While I generally advise clients to do absolutely everything possible to avoid withdrawing from retirement accounts, if you must to survive you may do so in a Chapter 7 without prejudicing your bankruptcy. This is because you are making this conversion "post petition", that is, after your filing date. The result is in all likelihood the same in a Chapter 13 since this does not reflect a new source of income but rather the liquidation of an asset. Be sure to check, however, whether you must seek court approval to make this sale if you are in a Chapter 13.
You can make early withdrawals from a 401(k) plan; however, depending on your age and the structure of the plan, there can be significant penalties. The two most common withdrawal penalties are tax and forfeiture of matching funds/stock because you are not fully vested. The good news is that there are several specific exemptions that allow you to withdraw funds penalty free. I would recommend that you speak with a qualified accountant or tax attorney for advice on you specific circumstances.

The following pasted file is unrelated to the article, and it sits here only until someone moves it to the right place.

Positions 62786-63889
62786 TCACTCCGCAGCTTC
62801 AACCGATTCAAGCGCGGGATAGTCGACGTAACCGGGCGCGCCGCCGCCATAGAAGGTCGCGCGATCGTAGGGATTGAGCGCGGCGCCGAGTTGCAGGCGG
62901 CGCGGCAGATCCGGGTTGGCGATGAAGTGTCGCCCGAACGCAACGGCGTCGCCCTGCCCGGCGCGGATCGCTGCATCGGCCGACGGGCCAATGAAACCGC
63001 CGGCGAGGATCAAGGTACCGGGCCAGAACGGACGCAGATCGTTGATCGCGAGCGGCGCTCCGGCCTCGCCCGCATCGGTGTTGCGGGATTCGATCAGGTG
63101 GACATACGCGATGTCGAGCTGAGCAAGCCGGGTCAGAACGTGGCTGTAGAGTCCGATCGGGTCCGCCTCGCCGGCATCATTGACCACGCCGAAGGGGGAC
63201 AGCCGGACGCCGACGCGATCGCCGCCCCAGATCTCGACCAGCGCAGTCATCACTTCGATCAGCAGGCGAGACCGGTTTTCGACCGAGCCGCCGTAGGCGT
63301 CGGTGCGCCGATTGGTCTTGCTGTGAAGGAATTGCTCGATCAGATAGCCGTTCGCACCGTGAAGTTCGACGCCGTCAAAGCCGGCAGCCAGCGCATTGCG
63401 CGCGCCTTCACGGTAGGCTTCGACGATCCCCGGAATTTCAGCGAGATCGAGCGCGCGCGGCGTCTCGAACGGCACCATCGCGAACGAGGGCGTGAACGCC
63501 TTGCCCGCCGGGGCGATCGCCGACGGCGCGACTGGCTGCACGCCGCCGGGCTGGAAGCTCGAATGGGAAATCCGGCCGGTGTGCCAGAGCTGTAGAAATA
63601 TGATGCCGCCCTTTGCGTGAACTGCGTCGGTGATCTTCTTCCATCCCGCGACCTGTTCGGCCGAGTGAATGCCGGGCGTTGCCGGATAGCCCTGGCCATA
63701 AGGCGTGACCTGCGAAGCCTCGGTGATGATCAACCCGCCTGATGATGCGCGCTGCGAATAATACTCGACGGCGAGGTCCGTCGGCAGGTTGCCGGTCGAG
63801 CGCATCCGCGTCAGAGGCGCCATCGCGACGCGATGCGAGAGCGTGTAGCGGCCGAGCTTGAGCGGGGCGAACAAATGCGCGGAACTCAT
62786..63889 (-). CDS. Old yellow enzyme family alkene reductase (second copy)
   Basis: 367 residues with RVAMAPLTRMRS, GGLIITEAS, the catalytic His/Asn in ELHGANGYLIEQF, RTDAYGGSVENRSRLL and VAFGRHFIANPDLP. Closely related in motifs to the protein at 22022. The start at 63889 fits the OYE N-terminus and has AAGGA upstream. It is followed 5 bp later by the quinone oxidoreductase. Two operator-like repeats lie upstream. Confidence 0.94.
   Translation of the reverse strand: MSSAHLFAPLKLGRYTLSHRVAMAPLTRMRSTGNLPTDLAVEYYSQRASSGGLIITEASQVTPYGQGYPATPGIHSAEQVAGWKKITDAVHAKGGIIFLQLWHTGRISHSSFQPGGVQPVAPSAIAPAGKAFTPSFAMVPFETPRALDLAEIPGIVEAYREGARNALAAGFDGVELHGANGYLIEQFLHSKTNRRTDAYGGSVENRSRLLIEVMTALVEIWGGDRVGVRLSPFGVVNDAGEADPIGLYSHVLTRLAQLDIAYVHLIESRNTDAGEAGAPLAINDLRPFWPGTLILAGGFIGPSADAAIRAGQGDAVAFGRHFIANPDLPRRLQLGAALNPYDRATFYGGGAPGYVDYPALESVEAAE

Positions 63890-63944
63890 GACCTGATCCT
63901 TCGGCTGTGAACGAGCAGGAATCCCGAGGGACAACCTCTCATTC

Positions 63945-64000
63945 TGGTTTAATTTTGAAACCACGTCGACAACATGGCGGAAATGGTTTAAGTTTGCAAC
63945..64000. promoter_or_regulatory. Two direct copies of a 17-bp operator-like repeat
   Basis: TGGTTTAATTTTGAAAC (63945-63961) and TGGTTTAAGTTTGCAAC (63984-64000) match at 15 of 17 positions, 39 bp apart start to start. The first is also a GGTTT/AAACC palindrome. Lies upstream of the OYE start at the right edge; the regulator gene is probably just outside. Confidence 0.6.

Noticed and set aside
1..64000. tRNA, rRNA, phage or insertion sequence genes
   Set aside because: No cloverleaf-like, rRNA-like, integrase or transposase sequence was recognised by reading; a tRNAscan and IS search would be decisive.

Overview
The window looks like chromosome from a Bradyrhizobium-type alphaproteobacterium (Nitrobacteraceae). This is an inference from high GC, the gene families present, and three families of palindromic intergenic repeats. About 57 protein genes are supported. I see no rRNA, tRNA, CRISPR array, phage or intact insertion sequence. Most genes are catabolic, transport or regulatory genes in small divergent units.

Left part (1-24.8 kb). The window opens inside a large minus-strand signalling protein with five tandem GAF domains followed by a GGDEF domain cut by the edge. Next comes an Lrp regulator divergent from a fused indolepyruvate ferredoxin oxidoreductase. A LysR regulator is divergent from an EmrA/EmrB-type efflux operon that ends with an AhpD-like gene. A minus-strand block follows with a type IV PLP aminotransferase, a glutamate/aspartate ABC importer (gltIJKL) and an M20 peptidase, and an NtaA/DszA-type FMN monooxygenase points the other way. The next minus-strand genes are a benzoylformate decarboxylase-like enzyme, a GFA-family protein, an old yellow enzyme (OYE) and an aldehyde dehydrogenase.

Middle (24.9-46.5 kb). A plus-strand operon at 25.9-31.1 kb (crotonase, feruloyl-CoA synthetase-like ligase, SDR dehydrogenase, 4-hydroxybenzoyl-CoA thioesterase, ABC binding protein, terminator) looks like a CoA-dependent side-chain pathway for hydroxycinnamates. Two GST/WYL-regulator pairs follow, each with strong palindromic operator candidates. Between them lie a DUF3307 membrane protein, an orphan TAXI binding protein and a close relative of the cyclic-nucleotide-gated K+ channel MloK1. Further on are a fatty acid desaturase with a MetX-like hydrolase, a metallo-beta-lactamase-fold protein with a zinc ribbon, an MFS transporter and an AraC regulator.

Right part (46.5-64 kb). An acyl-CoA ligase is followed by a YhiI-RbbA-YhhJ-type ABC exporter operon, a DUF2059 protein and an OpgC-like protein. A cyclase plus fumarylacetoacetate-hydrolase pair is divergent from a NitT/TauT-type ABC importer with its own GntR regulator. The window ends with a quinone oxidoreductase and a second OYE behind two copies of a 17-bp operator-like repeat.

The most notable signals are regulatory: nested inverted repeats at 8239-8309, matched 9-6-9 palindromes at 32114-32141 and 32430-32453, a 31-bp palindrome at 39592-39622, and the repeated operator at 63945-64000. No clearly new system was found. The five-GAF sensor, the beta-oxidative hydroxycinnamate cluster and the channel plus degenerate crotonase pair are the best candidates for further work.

For more information on withdrawals and potential tax penalties, I would refer you to the IRS guidance provided in the following link:
Eric M. Rolinson, Esq.
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DISCLAIMER: THE INFORMATION PRESENTED HERE IS GENERAL IN NATURE AND IS NOT INTENDED, NOR SHOULD IT BE CONSTRUED, AS LEGAL ADVICE. THIS POSTING DOES NOT CREATE ANY ATTORNEY-CLIENT RELATIONSHIP BETWEEN US. FOR SPECIFIC ADVICE ABOUT YOUR PARTICULAR SITUATION, CONSULT A QUALIFIED ATTORNEY.
Good job cleaning up those last 5 points Mr. Araujo.
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